Wikileaks claims to have gained access CIA Director John Brennan’s personal email account and is releasing documents from it. The Hill reports:
The six initial emails posted by the anti-secrecy organization date from 2007 and 2008, and include personal information as well as draft versions of advice and policy positions.
Additional documents will be posted “over the coming days,” WikiLeaks said, while claiming that Brennan used the account “occasionally for several intelligence related projects.”Among the released documents is a draft version of Brennan’s security clearance questionnaire, which contains detailed information about his life and biography, including his passport number, home telephone number and a list of home addresses dating back to his childhood home in 1963. The document also contains Brennan’s wife’s Social Security number as well as birthdates, names and other information about close family members.
The form, known as an SF86, is a common questionnaire for performing background checks of national security officials, and contains information that could be personally compromising.
The draft of a 2007 memo also contained in Brennan’s emails contains advice for the next president — who would be President Obama — about what to do with Iran.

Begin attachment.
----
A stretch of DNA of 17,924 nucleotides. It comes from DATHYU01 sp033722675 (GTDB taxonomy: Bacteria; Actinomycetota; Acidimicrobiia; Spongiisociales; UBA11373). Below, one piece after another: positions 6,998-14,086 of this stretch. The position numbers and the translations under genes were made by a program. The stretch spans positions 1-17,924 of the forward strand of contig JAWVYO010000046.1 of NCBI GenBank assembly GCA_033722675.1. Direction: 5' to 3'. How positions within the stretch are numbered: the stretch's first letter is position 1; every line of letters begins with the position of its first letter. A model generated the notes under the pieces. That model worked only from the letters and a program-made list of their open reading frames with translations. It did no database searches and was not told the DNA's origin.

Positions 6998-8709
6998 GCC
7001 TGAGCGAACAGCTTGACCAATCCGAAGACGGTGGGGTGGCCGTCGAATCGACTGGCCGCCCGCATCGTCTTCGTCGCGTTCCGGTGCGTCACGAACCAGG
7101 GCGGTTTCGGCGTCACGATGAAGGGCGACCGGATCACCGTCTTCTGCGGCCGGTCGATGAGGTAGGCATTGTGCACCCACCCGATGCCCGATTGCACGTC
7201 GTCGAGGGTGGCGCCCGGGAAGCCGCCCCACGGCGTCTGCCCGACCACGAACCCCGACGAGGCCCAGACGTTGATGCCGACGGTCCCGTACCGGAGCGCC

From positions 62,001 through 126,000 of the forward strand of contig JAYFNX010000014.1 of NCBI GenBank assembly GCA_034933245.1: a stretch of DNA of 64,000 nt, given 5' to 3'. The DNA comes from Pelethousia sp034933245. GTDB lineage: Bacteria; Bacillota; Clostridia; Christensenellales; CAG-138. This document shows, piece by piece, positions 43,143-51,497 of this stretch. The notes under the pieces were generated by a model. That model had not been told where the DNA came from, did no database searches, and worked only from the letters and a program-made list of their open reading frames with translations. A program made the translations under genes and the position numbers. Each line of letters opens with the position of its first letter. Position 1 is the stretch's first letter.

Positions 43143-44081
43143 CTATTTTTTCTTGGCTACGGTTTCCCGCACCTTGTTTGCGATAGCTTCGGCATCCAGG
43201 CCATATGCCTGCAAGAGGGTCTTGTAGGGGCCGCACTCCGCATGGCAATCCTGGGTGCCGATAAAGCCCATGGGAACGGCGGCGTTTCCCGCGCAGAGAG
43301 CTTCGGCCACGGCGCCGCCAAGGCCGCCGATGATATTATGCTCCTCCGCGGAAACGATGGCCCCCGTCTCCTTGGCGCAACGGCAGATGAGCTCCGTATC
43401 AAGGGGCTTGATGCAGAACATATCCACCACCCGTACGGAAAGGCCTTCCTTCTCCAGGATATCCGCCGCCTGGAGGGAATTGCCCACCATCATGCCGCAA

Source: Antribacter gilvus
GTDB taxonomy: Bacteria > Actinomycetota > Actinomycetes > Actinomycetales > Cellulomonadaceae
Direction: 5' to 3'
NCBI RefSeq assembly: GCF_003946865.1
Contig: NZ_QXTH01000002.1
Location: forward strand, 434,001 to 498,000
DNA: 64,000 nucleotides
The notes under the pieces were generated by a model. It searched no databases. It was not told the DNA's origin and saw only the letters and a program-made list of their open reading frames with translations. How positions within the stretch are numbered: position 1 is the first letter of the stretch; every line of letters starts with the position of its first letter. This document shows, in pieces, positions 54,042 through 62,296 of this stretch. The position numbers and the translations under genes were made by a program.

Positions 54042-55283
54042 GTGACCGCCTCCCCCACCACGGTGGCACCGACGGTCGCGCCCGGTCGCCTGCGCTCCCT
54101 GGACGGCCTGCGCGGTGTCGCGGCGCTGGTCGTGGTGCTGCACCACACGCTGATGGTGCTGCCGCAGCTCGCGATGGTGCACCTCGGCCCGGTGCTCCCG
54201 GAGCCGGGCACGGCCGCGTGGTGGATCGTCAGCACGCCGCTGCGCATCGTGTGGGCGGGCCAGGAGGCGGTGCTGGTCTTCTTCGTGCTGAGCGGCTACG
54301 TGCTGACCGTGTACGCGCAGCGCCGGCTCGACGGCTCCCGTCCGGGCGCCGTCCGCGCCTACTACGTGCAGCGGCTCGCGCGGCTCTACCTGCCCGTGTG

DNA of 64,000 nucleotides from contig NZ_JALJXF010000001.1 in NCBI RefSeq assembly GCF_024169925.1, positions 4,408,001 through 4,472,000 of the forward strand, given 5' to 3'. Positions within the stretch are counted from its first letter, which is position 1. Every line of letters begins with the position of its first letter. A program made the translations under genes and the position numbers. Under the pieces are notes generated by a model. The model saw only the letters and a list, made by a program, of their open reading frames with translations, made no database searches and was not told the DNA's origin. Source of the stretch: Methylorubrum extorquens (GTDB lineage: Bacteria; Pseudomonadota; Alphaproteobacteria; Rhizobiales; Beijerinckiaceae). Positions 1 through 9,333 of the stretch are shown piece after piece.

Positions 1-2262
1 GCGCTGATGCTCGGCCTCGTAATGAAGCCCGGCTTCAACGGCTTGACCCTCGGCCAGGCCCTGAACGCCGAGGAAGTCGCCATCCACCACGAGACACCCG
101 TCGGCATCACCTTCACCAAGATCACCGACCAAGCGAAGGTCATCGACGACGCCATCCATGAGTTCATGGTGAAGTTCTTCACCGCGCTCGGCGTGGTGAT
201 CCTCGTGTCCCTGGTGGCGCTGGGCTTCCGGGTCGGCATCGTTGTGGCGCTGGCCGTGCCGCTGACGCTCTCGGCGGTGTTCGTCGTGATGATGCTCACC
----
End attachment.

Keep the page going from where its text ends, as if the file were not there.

This comes on the heels of the OPM hack, Hillary Clinton’s private server scandal, and other cyber breaches. It’s becoming embarrassingly clear that the U.S. is dropping the ball on cyber security—and that many senior government officials have no idea how to keep information safe in the digital age. What, in 2015, is the director of a U.S. intelligence agency doing using an unsecured AOL account to discuss agency business? Even if, as some reports suggest, all of the information winds up being technically unclassified, you have to figure that some of this will be useful to foreign intelligence agencies. And access to anyone’s personal information, much less that of the head of the CIA, can be deeply damaging stuff in the 21st century.
This news also continues to fill in a picture of WikiLeaks and related figures such as Edward Snowden that’s troubling. Whatever the agenda of Assange, Snowden, and company is, civic-minded reform of the United States government is no longer it (if it ever was). This will give further credence to those, such as former NSA official John Schindler (a.k.a. @20committee) who accuse WikiLeaks, with some evidence, of being a Russian intel outfit. At a minimum, we’re dealing with useful idiots, with an anti-U.S. agenda, who don’t care about collateral damage.
Stay tuned to the news to see just how much more damaging this becomes.